For cosmologists, the origin of the universe is clear. They can see that galaxies are accelerating away from each other and when they play this motion in reverse, the universe contracts to a single event. This suggests it all began some 14 billion years ago in an event we now call the Big Bang.
By contrast, cosmologists are less clear how it will all end. One possibility is that the expansion of the universe will continue to accelerate, driven by a mysterious force called dark energy. In that case the expansion will be infinite and forever.
But another option is that the role of dark energy will lessen over time, causing the accelerated expansion to stop and transition smoothly into a slow contraction. This possibility dovetails neatly with the idea that the universe is continually expanding and contracting in an ongoing cycle.
This second possibility raises an interesting question: when might all this happen?
Sooner Than We Think
Now Cosmin Andrei from Princeton University and a couple of colleagues, have investigated this issue using theoretical models that are consistent with current observations. And they say it could begin sooner than we think, perhaps on a time scale measured in millions rather than billions of years.
Andrei and colleagues begin by considering how the properties of dark energy could change while remaining consistent with the universe as astronomers currently observe it. They then calculate the minimum time before these transitions could begin.
The results make for interesting reading. Andrei and co say the minimum time before the acceleration ends is “strikingly soon, cosmologically speaking”. “In fact, they can be compared to geologic timescales,” they say.
In one scenario they say the minimum time remaining before the end of expansion is roughly equal to the period since life has existed on Earth. That’s 3 or 4 billion years.
In another scenario, they calculate that “the time interval remaining before the end of acceleration is less than the time since the Chicxulub asteroid brought an end to the dinosaurs.” That’s just 65 million years—the blink of an eye in cosmological terms.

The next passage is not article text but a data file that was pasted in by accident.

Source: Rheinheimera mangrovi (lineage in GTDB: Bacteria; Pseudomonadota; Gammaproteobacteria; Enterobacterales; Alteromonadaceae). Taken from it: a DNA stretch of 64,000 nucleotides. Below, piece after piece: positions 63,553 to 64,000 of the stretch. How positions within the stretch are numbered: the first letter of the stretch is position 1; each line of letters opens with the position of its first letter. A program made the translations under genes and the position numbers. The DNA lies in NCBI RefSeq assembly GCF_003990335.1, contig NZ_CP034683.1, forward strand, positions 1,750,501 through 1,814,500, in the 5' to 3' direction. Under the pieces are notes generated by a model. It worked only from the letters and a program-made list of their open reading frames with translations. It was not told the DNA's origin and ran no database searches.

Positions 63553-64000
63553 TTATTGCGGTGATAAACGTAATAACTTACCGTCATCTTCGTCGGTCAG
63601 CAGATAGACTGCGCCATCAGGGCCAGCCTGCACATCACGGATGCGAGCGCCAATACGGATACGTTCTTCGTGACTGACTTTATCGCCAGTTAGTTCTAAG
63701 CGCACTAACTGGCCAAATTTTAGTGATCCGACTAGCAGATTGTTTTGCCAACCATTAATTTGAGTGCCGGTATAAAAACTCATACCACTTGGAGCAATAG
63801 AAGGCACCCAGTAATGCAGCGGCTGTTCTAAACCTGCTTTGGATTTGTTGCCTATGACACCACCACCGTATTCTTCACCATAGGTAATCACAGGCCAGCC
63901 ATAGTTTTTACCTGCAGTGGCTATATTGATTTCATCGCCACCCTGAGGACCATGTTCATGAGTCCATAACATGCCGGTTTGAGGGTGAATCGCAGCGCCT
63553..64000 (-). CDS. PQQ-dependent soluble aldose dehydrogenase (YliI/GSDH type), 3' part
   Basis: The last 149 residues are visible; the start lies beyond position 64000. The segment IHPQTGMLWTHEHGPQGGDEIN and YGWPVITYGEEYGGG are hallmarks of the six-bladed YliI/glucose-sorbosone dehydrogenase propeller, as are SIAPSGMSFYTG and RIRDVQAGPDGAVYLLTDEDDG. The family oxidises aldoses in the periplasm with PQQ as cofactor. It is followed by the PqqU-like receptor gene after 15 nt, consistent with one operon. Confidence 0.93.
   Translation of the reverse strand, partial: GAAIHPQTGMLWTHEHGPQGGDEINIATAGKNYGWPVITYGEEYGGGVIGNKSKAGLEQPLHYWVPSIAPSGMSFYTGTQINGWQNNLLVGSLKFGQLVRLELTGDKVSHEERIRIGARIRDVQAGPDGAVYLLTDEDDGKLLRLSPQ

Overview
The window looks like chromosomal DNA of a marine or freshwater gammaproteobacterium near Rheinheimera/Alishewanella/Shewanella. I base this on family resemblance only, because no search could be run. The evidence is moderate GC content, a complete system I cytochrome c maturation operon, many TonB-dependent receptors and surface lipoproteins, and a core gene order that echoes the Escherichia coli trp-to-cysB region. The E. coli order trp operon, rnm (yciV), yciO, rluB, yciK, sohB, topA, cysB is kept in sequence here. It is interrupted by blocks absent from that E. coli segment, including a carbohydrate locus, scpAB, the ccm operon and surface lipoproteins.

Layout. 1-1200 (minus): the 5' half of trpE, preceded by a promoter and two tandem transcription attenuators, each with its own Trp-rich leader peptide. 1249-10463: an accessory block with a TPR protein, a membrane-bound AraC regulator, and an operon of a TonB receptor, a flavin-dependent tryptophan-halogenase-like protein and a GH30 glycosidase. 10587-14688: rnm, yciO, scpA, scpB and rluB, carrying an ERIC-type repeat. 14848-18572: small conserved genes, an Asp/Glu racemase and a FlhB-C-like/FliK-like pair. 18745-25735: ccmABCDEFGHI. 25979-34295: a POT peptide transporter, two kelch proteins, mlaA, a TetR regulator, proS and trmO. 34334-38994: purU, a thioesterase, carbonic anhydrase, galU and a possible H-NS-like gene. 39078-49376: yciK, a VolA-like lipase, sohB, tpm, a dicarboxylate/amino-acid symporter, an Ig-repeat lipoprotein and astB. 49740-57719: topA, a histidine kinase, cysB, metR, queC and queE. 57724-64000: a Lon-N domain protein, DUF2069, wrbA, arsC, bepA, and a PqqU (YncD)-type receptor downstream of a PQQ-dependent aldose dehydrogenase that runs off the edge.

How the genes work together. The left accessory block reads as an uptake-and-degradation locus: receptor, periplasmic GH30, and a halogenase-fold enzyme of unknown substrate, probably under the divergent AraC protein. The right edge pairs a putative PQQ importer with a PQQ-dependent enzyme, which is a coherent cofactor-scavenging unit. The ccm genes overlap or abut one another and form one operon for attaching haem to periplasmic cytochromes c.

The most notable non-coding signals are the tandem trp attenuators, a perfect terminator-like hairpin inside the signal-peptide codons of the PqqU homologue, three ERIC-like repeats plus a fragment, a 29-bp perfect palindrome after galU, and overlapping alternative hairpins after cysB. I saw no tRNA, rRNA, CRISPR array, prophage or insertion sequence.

There is bad news for astronomers, however. Even if the expansion ended that soon, astronomers would be unlikely to see evidence of it. “Curiously, we could not detect the oncoming dramatic cosmic events given the best-available observations today,” say Andrei and co.
That’s because all the evidence comes from distant objects that emitted light many billions of years in the past, such as supernovas, and the cosmic microwave background, which is an echo of the Big Bang itself.
These objects won't show evidence of this change for a long time to come, although the authors suggest there may be other ways to look for it.
Andrei and co end with a discussion of why the end of expansion should happen now, at the very time that life has emerged to witness it. In answer, they point out that in a cyclic universe that alternately expands and contracts, there is only a short time within each cycle when conditions are ripe for life to emerge. And that’s about now.
All this points to a stunning conclusion: “the end of expansion could occur surprisingly soon,” they say. Although there is no reason to lose any sleep just yet.
Ref: The End of Expansion : arxiv.org/abs/2201.07704